From this conference, the book was born: Every person who attended is contributing a chapter. “It’s great to have this comparative perspective and to bring the dialogue to both the professionals and the scholars,” Dell’Orto said.
Dell’Orto received a grant-in-aid and a single semester leave for spring 2013 to travel the world — from Arizona to Morocco to Thailand — to hear reporters’ stories. “Talking to these reporters has been thrilling,” Dell’Orto said. “It’s amazing to see the recall that these reporters have, some who have been retired for a number of years, and the passion that they have. These are clearly people who believe in what they were doing and the value of what they do.”
To explore the topic further, Dell’Orto led nearly 15 students in May session 2013 on a study abroad global seminar to explore immigration issues in the Mediterranean, focusing on the borders of Spain and Morocco. “Students interviewed border patrol officers and Red Cross workers on the borders,” she said. “It was very much a reporting trip.” Issues regarding border immigration are similar across the globe, whether you’re at the intersection of Europe and Africa or the United States and Mexico. And it’s often foreign correspondents reporting at these borders and informing the world.
After a four-year process, “American Journalism and International Relations: Foreign Correspondence from the Early Republic to the Digital Era,” was published in March 2013. The book, released by Cambridge University Press, is a history of U.S. foreign correspondence from the 1840s to the present and its interplay with major foreign policy trends. Dell’Orto examined more than 2,000 news articles and the coverage of 20 world events to document the evolution of foreign correspondence in America.
Dell’Orto herself worked off and on at the Associated Press from 1999 to 2007, most recently covering immigration. For this project, she wanted to focus on the AP because in most scholarly work, other news outlets are the focus, despite the reach of the AP. “The AP really sets the agenda to inform the vast majority of the public,” she said. “The AP isn’t about the reporter, it’s about the story. I needed to convey that.” For her third book project, Dell’Orto has secured a book contract for Routledge’s series Studies in Global Information, Politics and Society. “Reporting at the Southern Borders: Journalism and Public Debates on Immigration in the U.S. and the EU” looks at how the practices of journalism help shape public debates over undocumented immigration. The book, slated for a fall 2013 release, stemmed from a grant Dell’Orto received from the University of Minnesota Center for German and European Studies to co-teach a graduate seminar about the topic with Georgia Tech political science professor Vicki Birchfield, who serves as co-editor of the book. The class inspired a conference in April 2012. 16 Murphy Reporter SPRING 2013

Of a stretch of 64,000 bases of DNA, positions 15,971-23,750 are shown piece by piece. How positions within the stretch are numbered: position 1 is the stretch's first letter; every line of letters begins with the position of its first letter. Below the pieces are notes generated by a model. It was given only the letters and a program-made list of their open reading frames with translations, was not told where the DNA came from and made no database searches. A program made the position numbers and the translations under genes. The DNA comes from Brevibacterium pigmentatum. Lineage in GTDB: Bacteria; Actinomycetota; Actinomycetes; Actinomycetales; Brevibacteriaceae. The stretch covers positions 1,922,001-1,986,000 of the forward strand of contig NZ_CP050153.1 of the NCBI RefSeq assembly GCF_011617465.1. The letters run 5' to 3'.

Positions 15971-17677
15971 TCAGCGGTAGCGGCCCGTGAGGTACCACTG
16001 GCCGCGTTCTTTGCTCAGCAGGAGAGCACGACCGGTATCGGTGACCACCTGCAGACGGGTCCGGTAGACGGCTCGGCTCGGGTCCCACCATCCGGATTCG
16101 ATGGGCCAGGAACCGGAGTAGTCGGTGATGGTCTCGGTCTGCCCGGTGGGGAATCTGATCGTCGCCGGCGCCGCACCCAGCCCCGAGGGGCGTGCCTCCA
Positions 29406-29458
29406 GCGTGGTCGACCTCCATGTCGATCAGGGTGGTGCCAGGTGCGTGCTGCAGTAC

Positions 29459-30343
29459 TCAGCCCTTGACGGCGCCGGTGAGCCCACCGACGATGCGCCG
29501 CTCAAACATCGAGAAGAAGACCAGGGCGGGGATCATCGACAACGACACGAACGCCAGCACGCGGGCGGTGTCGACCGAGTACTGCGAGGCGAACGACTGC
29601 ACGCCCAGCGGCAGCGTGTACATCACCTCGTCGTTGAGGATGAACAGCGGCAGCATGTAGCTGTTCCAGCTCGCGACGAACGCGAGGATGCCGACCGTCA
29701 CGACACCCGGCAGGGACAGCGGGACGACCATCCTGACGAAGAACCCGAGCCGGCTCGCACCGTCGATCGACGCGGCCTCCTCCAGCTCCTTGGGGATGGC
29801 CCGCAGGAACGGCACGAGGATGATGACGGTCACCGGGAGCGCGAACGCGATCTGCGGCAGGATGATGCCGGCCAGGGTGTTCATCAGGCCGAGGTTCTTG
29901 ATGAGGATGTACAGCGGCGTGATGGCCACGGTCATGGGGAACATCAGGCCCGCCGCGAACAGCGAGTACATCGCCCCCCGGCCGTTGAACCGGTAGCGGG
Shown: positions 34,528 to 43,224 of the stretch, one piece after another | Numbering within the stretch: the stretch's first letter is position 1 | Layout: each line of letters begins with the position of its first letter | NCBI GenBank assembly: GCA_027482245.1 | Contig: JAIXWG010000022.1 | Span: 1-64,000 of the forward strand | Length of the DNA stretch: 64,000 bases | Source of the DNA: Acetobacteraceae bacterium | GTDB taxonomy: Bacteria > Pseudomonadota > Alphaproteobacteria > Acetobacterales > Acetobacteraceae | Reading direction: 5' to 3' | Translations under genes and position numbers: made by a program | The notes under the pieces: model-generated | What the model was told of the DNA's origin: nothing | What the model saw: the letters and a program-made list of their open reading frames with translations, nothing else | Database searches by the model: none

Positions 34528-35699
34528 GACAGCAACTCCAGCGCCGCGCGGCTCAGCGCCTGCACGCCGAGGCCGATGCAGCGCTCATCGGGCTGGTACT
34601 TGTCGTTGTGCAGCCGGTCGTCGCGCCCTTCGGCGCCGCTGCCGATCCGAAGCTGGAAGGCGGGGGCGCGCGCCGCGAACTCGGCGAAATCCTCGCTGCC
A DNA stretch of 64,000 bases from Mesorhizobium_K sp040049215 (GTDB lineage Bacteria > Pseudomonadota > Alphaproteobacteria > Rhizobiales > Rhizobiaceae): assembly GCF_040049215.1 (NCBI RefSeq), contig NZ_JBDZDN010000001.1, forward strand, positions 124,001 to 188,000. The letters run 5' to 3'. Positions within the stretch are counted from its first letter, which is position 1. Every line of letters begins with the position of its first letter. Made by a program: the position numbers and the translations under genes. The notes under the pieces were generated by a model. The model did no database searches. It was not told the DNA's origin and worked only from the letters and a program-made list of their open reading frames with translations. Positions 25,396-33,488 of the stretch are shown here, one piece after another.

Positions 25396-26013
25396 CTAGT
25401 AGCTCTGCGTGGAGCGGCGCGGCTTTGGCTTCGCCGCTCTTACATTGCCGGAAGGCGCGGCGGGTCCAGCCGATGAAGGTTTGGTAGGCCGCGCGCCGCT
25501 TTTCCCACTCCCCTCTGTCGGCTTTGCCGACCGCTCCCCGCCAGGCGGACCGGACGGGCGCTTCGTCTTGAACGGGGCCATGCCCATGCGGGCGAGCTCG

Dell’Orto hopes her research not only sheds light on the role of the Associated Press, but on the role of foreign correspondents in the media and global culture. “This is brand new research,” she said. “I wanted to provide a new theory of the influence of international news on international relations and foreign policy.” –S.H.
Award for Excellence National Geographic photographer Annie Griffiths receives 2013 Award for Excellence At Spring Showcase on April 24, 2013, 1976 alumna Annie Griffiths received the School’s highest honor, the SJMC Alumni Society Board’s Award for Excellence.
Griffiths at Spring Showcase on April 24, 2013
One of the first female photographers for National Geographic, Griffiths is a pioneering photojournalist and women’s rights advocate.
Since then, she has traveled the world for National Geographic and, in 2008, published “A Camera, Two Kids, and a Camel,” a photo memoir about her experiences traversing the globe with her two children. “My daughter was in 13 countries before she was born!” she proudly exclaimed.
PHOTO BY MARK VANCLEAVE
Griffiths began her career as a photographer for the Worthington Daily Globe. While working in the darkroom there, she answered a phone call from the editor of National Geographic, who was looking for a photo of the area’s overnight hailstorm. Griffiths took the photos and later sent her portfolio to the magazine, which was looking to diversify its staff at the time. “It was a right place, right time kind-of-thing,” she told a luncheon gathering of students in Murphy Hall on the day of Spring Showcase. “I was lucky.”